Traditionally, Windows updates arrive in discrete chunks, meaning users sometimes have to wait months or even years for performance enhancements and bug fixes. With Microsoft's newest OS, that's no longer the case; updates can be deployed and automatically installed on a continual basis. Microsoft has already released a few updates for Windows RT 8.1, and those updates have noticeably improved the Surface 2's performance. Internet Explorer 11 (IE 11) was prone to crashing at first but has since stabilized, for example.

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GarrettB719
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GarrettB719,
User Rank: Apprentice
3/14/2014 | 5:38:32 PM
Surface 2 RT Broken in less than 6 months
Thankfully it has a limited one year warranty and will be replaced, and mine could be an anomaly, but this is a disturbing lack of product reliablility for such an expensive product especially compared to the reliablility I have seen in its competitors.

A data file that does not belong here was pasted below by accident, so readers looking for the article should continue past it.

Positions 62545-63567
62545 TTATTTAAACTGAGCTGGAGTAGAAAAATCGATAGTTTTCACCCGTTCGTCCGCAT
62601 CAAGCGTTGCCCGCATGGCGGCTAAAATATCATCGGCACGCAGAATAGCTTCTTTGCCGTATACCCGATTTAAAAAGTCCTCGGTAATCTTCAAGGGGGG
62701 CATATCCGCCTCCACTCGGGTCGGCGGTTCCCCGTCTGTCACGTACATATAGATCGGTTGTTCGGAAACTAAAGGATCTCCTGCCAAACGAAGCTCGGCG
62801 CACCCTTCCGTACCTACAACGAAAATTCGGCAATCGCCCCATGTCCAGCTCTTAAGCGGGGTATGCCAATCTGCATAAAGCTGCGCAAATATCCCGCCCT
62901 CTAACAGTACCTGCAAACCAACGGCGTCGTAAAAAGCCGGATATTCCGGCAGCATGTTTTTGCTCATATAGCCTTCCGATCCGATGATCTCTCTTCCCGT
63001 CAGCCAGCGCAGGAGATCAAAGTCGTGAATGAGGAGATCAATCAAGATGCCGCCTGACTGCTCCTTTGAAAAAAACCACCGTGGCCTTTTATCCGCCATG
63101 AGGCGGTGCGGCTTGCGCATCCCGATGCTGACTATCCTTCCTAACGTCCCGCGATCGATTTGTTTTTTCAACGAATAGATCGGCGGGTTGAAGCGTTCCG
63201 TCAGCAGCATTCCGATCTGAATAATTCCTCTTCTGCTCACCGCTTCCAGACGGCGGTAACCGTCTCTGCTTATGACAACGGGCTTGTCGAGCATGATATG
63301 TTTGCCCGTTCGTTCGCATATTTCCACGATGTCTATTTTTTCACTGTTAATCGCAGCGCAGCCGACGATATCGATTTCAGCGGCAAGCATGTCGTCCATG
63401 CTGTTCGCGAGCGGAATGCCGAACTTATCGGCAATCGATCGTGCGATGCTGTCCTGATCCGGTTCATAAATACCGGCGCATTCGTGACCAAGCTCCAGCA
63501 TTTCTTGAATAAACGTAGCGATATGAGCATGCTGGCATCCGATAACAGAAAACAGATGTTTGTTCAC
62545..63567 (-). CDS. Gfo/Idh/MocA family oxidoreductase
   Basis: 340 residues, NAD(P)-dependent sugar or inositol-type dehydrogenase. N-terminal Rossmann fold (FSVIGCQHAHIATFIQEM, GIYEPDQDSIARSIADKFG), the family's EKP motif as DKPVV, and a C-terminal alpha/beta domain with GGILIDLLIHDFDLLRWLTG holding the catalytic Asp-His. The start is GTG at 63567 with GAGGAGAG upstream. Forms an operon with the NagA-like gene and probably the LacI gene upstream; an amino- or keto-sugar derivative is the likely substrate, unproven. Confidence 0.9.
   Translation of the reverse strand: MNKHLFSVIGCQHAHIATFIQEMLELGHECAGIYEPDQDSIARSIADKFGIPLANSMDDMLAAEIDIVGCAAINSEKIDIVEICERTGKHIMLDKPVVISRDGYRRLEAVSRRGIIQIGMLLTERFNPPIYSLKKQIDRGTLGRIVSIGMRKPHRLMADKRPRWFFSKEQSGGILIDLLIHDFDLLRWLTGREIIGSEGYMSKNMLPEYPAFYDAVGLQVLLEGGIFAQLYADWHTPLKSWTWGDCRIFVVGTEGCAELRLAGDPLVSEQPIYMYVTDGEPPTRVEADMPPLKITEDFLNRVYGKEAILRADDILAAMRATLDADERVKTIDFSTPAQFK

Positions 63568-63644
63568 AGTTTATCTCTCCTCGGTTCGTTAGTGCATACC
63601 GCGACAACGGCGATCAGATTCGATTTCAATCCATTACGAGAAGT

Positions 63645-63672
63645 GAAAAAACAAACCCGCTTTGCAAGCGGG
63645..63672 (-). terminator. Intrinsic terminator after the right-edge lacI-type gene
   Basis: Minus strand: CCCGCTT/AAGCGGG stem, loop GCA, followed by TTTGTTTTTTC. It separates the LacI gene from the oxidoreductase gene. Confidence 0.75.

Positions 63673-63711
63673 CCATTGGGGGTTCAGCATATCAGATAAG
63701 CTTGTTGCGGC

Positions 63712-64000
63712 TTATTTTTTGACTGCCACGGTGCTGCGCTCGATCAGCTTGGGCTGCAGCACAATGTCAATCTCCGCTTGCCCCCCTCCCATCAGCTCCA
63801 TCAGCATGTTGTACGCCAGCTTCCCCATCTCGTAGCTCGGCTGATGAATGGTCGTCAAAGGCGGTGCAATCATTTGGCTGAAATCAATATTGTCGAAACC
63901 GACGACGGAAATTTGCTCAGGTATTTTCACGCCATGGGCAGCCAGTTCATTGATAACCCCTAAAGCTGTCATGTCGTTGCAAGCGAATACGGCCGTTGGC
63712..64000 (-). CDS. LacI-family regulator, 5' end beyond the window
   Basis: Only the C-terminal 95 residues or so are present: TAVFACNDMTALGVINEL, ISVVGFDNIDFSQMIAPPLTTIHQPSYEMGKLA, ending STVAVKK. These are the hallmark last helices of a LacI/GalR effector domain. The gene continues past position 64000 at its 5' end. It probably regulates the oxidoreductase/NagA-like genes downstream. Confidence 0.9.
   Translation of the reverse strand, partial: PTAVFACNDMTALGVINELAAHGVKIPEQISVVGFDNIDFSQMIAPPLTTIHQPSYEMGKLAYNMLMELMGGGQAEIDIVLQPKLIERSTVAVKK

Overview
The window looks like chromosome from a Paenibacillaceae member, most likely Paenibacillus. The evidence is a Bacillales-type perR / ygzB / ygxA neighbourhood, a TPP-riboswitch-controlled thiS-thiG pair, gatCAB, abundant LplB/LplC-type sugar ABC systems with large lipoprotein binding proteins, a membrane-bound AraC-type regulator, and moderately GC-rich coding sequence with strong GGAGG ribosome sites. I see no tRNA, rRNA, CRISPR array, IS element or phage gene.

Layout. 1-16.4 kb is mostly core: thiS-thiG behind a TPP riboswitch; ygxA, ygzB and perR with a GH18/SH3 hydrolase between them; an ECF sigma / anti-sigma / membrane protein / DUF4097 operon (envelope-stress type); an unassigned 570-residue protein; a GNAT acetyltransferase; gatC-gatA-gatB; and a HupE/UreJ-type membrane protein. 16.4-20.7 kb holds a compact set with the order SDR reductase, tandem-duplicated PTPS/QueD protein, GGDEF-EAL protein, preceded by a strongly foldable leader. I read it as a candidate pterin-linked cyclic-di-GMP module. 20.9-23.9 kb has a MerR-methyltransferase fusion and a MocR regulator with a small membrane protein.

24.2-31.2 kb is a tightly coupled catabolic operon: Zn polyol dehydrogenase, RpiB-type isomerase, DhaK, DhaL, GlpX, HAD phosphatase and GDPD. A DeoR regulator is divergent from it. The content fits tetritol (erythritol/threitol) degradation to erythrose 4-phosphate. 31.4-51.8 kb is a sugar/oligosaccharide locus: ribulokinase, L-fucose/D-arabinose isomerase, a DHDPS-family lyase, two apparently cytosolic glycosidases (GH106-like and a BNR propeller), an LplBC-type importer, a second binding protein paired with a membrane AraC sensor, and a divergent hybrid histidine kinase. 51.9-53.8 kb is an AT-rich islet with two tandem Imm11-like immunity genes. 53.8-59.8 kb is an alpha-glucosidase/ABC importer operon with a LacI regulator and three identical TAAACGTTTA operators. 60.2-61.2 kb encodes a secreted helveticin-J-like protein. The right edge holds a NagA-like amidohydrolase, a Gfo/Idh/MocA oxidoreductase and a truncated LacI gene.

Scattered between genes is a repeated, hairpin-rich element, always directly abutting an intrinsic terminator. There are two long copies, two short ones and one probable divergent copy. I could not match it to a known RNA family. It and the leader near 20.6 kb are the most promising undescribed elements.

Tom
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Tom,
User Rank: Apprentice
3/9/2014 | 8:06:23 AM
Surface RT & 2
Original Surface RT w/Type Cover owner here, and I've got my Surface 2 on order. In my opinion, the original RT was perfect for students and business use, whilst the new Surface 2 is ideal for a broader range of consumers as well.

All throughout University I'd just bought cheap Atom processor netbooks around the £150-200 with a version of Office supplied by my Uni. I liked doing it this way because they were light, they were cheap, they were expendable, and because I ultimately didn't see the point in buying a top spec laptop anyway. I had a proper gaming desktop I'd built myself at home I could use for intensive applications and games, and any laptop I bought would always fall short/seem inferior to it, so I just stuck with something basic that I could use for work, browsing and movies whilst on the move. I wanted a tablet, but wanted it to check these boxes as well. I very nearly purchased an Asus Transformer Prime with Keyboard Dock before I saw the Surface release statement.